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HindustanTimes Tue,21 Oct 2014

Dharavi revamp: Old doubts remain

Ketaki Ghoge, Hindustan Times  Mumbai , February 20, 2013
First Published: 01:34 IST(20/2/2013) | Last Updated: 01:35 IST(20/2/2013)

Two years after Chief Minister Prithviraj Chavan called for transparency in the Dharavi redevelopment project, which is expected to transform one of Asia’s largest slums into a modern township, the revamp plan is finally moving forward.

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Last week, the state housing department finalised the terms of reference for selecting a bid management consultant to redevelop four sectors of Dharavi.

Spread across 535 acres, Dharavi has been divided into five sectors, of which one – Sector 5 – is being redeveloped by the state through the Mhada.

The tender for the consultant is likely to be issued next month. However, many questions remain unanswered.

In 2011, Chavan had questioned the premise of cross-subsidisation, in which a developer pays a premium and is offered incentive floor space index or built-up area in exchange for rehabilitating slumdwellers. Estimates had shown that the construction cost in one sector with 9,000 slumdwellers would not exceed Rs2,000 crore, while the auction of land could earn Rs22,000 crore. After this, it was decided that Mhada would redevelop Sector 5.

“Using land to incentivise is problematic. The state will never get to exploit the value of the land through auction and developers will benefit more. But neither SRA [Slum Rehabilitation Authority] nor Mhada has the wherewithal to develop all sectors on its own by giving a contract,” said a senior official.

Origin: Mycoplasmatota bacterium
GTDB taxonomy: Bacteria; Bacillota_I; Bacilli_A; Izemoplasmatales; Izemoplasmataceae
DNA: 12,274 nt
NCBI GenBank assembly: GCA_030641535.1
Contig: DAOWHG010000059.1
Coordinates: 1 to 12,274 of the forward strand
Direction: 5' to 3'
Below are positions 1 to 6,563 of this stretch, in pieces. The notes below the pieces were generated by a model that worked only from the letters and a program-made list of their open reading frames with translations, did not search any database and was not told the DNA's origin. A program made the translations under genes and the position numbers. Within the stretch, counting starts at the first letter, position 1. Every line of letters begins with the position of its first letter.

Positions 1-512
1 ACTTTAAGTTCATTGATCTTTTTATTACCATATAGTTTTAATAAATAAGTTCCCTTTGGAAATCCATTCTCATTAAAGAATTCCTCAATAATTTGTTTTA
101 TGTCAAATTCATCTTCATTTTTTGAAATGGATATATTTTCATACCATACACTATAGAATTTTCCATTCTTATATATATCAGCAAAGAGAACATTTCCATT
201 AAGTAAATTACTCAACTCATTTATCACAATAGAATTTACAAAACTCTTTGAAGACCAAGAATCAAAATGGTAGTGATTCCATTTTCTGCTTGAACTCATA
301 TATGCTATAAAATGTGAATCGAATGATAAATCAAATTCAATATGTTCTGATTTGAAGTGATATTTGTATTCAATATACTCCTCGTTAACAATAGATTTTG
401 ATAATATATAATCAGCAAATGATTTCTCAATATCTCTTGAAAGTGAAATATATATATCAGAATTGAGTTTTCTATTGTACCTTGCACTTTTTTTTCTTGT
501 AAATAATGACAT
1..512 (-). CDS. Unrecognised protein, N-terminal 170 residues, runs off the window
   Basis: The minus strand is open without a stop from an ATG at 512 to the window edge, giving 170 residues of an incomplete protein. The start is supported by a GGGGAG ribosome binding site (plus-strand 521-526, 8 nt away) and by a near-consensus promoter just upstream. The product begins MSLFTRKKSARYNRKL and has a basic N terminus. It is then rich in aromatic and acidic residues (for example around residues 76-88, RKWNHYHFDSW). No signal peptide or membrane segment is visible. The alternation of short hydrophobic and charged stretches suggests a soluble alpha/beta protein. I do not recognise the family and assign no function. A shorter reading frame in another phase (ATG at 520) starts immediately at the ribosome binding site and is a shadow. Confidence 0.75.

The committee set up in 2009, headed by former chief secretary DM Sukhtankar, had suggested a more piecemeal redevelopment. “Our committee recommended that redevelopment should be done in smaller clusters such as the existing ‘nagars’, with more local stake,” Sukhtankar said. Dharavi has around 85 nagars.

Chief secretary JK Banthia said breaking down the clusters was not feasible if one wanted integrated development. “We want to ensure integrated development, with developers creating the infrastructure – roads, drainage space, water supply, open spaces, clinics, schools. Developers can hand over the maintenance of the infrastructure to the civic body,” he said.
Banthia also questioned the need to retain all current industrial activities. ““Industrial sheds can be weaved into the plan to manage pollution better, but a decision has to be taken on whether some of these polluting activities should continue in the middle of the city.”

He added that the state was looking at a more fool-proof bid document, one with stronger compliance guidelines, penalties, more revenue for state and clear risk-sharing plans.


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